Proactive Monitoring of SQLServers using WaitStats

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The open-source monitoring tool SQLMonitor has proved to be very useful & effective for me and my team on a number of instances. Till now, we are monitoring 115+ SQL Servers using the tool in my organization.

Just a few days back, as usual, I began my day by looking at the Monitoring - Live - All Servers dashboard. This dashboard presents any SQL server instance that is having any kind of problem (which could be related to cpu, memory, io, tempdb, disk or log usage).

SQL Server Core Health Metrics using SQLMonitor

Above is the screenshot of the Core Health Metrics I got from the dashboard. Here I could directly notice a server that had no obvious issues like CPU, blocking, memory grants pending, but still Waits Per Core Per Minute metric value was very high. This got me curious, and I clicked on the underlying link to explore more on the Waits Stats dashboard.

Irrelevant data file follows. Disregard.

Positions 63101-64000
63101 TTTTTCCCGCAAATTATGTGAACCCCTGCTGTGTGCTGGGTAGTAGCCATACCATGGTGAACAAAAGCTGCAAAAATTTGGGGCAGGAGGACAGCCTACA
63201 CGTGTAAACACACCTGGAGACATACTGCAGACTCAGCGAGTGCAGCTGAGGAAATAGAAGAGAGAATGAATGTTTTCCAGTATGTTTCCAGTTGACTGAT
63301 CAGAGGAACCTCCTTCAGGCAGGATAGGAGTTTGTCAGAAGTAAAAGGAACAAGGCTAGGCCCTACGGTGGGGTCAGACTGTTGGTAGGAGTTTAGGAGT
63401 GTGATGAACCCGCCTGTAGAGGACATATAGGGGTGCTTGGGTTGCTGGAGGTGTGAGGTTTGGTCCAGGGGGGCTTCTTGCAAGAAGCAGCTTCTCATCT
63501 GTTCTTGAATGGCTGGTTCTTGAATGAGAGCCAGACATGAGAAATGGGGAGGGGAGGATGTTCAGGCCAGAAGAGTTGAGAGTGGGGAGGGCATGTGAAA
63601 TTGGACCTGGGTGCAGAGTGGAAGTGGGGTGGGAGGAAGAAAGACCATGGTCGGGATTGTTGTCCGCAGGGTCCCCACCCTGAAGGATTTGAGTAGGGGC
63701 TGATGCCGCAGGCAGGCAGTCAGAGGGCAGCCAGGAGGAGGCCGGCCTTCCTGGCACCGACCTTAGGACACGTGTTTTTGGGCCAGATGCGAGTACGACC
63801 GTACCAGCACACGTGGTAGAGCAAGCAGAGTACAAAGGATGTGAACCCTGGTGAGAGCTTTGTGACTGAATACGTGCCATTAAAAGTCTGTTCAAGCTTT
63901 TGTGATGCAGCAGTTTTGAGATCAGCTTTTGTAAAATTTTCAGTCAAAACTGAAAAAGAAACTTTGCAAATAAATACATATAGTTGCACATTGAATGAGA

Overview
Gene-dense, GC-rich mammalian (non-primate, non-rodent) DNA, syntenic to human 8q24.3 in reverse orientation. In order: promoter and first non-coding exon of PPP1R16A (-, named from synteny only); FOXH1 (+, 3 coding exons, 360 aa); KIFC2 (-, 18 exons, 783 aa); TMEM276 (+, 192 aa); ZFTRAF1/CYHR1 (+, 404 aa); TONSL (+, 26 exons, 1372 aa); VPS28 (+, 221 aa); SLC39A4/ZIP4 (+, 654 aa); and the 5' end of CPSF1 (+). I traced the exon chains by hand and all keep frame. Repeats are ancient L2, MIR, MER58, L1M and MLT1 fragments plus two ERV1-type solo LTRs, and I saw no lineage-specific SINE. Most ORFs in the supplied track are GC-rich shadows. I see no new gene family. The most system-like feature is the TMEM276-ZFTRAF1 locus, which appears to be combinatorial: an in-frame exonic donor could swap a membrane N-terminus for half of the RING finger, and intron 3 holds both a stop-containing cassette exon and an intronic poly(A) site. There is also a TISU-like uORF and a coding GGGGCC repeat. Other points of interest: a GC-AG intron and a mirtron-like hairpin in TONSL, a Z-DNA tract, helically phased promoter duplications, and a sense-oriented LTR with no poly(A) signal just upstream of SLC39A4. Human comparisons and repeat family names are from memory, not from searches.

Below are the metrics I noticed for the last couple of hours –

Resolve SQL Server Issues using Wait Stats on SQLMonitor tool

We can clearly notice a huge difference in Avg Time Per Wait in the last hour on the server compared to Waits since the server startup. This was an indicator that the queries on the server were facing lot of IO latency. To validate the information further, I browsed to Database File IO Stats dashboard.

Resolve SQL Server Issues using File IO Stats on SQLMonitor tool

Here in the above file io stats dashboard, I could clearly see that both read & write latency for all drives & database files were screwed. This was especially true for Write latency.

Once me & my team were aware of the issue, we found and resolved the root cause of the latency. On the blog Troubleshooting SQL Server Storage IO, I already share the possible solutions to resolve high IO latencies.

Live Demo for SQLMonitor ->

Github URL for repository ->

If you folks are looking for a reliable & effective, yet free-of-cost monitoring tool for SQL Server, then SQLMonitor could be the right solution for you.

I hope this will be helpful to SQL DBAs who are having a hard time figuring out the issues with their SQLServers.

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